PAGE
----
When one thinks of feminism, the names that come to one's mind readily are Virginia Woolf, Simone de Beauvoir, Adrienne Rich, and Elaine Showalter, since the growth of feminism is usually attributed to western influence. True, these spokeswomen set about the task of theorising the needs of women in a society where their inner feelings should be articulated loud and bold.
But we cannot interpret history in monolithic universal terms ignoring the differences in culture. Feminism is multicultural and diasporic. The needs of women who live in different countries are dissimilar, and they are conditioned by several factors: familial, societal/racial, marital, economic, and cultural and individual consciousness (subjectivity).
In such a diverse context, it would be far wrong to associate Indian feminism with the western, which is marked by radical norms, and invoke western feminist critics on the problems that women in India confront.
Jasbir Jain's Indigenous Roots of Feminism seeks to analyse the feminist movement in India in a historical perspective, free from the hangover of western concerns. In six chapters, she undertakes this study of feminist discourse, textualising history and historicising texts. She holds up for close examination select principal texts, ranging from the Upanishads and the Itihasas (epics) down to the contemporary regional novels and films. She says: “Draupati deconstructed the notions of chastity and sati; Sita, of power and motherhood; Kali, of violence; Puru's young wife, of sexuality; the bhakta women, of marriage and prayer.”
Jasbir's conviction is that “feminism is more than a voice of protest or questioning. It is moral self-reflection, a conquering of inner fears and a realisation of self-worth ... It does not abandon values or relationships, but goes on to create new ones.”
Our epics and puranas, with their plurality of narrative strategies and multiplicity of interpretations, touch upon all possible aspects of human life helping us to raise — and comprehend — some of the basic questions that govern family and public life. Kalidasa's Shakuntala and Ilango Adigal's Kannagi are supreme instances of women who, though brought up and nurtured in a domestic set up of patriarchal exclusion and total surrender and subservience to authority, fight for their moral rights, putting the kings to shame.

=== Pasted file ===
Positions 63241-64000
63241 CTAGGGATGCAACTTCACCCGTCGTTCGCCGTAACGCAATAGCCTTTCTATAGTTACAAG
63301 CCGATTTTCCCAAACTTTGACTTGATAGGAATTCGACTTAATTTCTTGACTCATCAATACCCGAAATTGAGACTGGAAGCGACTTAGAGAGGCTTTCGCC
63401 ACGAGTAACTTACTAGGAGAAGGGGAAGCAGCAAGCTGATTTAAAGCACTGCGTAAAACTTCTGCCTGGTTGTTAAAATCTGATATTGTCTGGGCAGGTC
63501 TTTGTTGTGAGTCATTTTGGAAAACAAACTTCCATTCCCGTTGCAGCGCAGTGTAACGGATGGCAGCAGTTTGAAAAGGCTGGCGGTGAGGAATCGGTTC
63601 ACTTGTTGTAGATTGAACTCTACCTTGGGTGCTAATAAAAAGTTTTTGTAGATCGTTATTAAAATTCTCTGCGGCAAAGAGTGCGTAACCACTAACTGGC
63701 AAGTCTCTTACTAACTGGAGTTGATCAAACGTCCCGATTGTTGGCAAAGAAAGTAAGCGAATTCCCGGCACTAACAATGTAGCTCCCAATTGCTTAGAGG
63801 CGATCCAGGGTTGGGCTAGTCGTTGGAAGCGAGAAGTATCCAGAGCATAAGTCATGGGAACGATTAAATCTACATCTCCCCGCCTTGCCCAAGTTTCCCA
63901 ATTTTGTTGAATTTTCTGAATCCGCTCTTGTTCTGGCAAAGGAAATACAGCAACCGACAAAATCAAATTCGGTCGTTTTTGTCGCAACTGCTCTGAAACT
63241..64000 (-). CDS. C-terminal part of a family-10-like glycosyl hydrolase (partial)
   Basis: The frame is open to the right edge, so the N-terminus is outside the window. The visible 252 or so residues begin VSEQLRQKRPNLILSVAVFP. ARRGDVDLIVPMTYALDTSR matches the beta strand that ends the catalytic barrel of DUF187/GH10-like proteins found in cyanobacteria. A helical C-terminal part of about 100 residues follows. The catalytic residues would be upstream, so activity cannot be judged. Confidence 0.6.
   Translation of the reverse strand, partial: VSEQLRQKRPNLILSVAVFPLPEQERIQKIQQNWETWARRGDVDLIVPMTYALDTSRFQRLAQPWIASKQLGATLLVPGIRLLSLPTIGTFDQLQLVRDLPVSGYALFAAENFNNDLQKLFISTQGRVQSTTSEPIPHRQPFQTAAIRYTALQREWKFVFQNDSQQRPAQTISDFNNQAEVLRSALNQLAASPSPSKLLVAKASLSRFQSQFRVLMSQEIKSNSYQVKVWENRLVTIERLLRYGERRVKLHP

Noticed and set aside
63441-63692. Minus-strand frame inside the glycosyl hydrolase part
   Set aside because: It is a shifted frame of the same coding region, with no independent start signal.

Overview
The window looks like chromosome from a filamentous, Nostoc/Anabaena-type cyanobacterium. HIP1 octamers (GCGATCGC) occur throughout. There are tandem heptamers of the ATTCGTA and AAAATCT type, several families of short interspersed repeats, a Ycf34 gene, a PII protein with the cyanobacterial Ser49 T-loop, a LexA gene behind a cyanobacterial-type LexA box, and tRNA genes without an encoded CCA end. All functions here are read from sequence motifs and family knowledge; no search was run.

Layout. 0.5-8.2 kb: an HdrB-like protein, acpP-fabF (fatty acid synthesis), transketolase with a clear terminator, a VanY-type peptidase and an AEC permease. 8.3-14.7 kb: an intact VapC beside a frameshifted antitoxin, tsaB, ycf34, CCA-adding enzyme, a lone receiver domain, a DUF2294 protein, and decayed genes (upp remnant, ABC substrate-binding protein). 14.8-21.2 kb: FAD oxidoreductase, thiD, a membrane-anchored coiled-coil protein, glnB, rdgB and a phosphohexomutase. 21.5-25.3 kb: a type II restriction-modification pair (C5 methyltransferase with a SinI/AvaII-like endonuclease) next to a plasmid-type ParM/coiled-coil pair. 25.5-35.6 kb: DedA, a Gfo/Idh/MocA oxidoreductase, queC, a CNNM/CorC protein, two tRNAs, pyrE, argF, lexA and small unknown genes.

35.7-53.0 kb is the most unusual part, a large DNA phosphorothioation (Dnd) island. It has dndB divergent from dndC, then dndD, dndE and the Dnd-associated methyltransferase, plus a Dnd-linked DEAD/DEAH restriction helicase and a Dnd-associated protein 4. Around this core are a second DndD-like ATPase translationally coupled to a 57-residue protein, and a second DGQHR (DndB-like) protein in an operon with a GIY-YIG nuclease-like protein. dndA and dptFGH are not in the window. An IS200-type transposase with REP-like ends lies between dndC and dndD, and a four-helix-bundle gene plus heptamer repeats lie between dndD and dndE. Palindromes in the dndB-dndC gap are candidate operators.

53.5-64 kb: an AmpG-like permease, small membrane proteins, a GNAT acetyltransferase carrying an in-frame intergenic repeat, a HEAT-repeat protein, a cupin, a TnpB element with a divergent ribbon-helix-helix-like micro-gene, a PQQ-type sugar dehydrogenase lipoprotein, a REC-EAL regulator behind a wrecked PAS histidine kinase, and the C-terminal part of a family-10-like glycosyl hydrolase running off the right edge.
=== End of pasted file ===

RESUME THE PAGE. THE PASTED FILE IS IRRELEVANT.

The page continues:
There has been no major political or social uprising against male domination. Remarkably, women in the bhakti movement defied all restrictions and achieved gender equality. They even challenged patriarchy and revolted against the caste divide. Meera, Avvaiyar and Karaikal Ammaiyar, for instance, protested against patriarchy and subverted the hegemonic structures by staying outside the domain of marriage. In the chapter “The Nineteenth century and After”, Jasbir examines five texts — Phaniyamma, Fragments of a Life, Suvarnalatha, Cast me Out, and Kagzi Hai Pairahan — where the protagonists struggle for “some breathing space.” Against all odds, they broke themselves free of oppressive social norms and, in the process, enriched the woman's world.
Ignored in history
Jasbir is unhappy that women have not been ‘visible' in our history and that they have been treated as no more than ‘objects' of men's desire. For example, she says, women's role has been ignored in Dalit history and in the Ambedkar movement. “Dalit aesthetics, despite a fair amount of theorisation by the dalits themselves, is falling into a rut even though their writing is ripe of more theorisation ... The nature of their protest has dominated their theorisation.”
In sum, she is of the opinion that feminist discourse in India over the past 200 years has been shaped by our colonial past, on the one hand, and our opposition to foreign domination, on the other. Also, it has always struggled to create space for women to fight against cultural impositions and religious restrictions, which underline and reinforce the economic, social, political and psychological suppression.
Colour photos, a filmography on the representation of women in films — especially in stereotyping, discrimination and patriarchy — and a comprehensive bibliography make the book complete and all-inclusive in its exploration of the native ancestry of Indian feminism.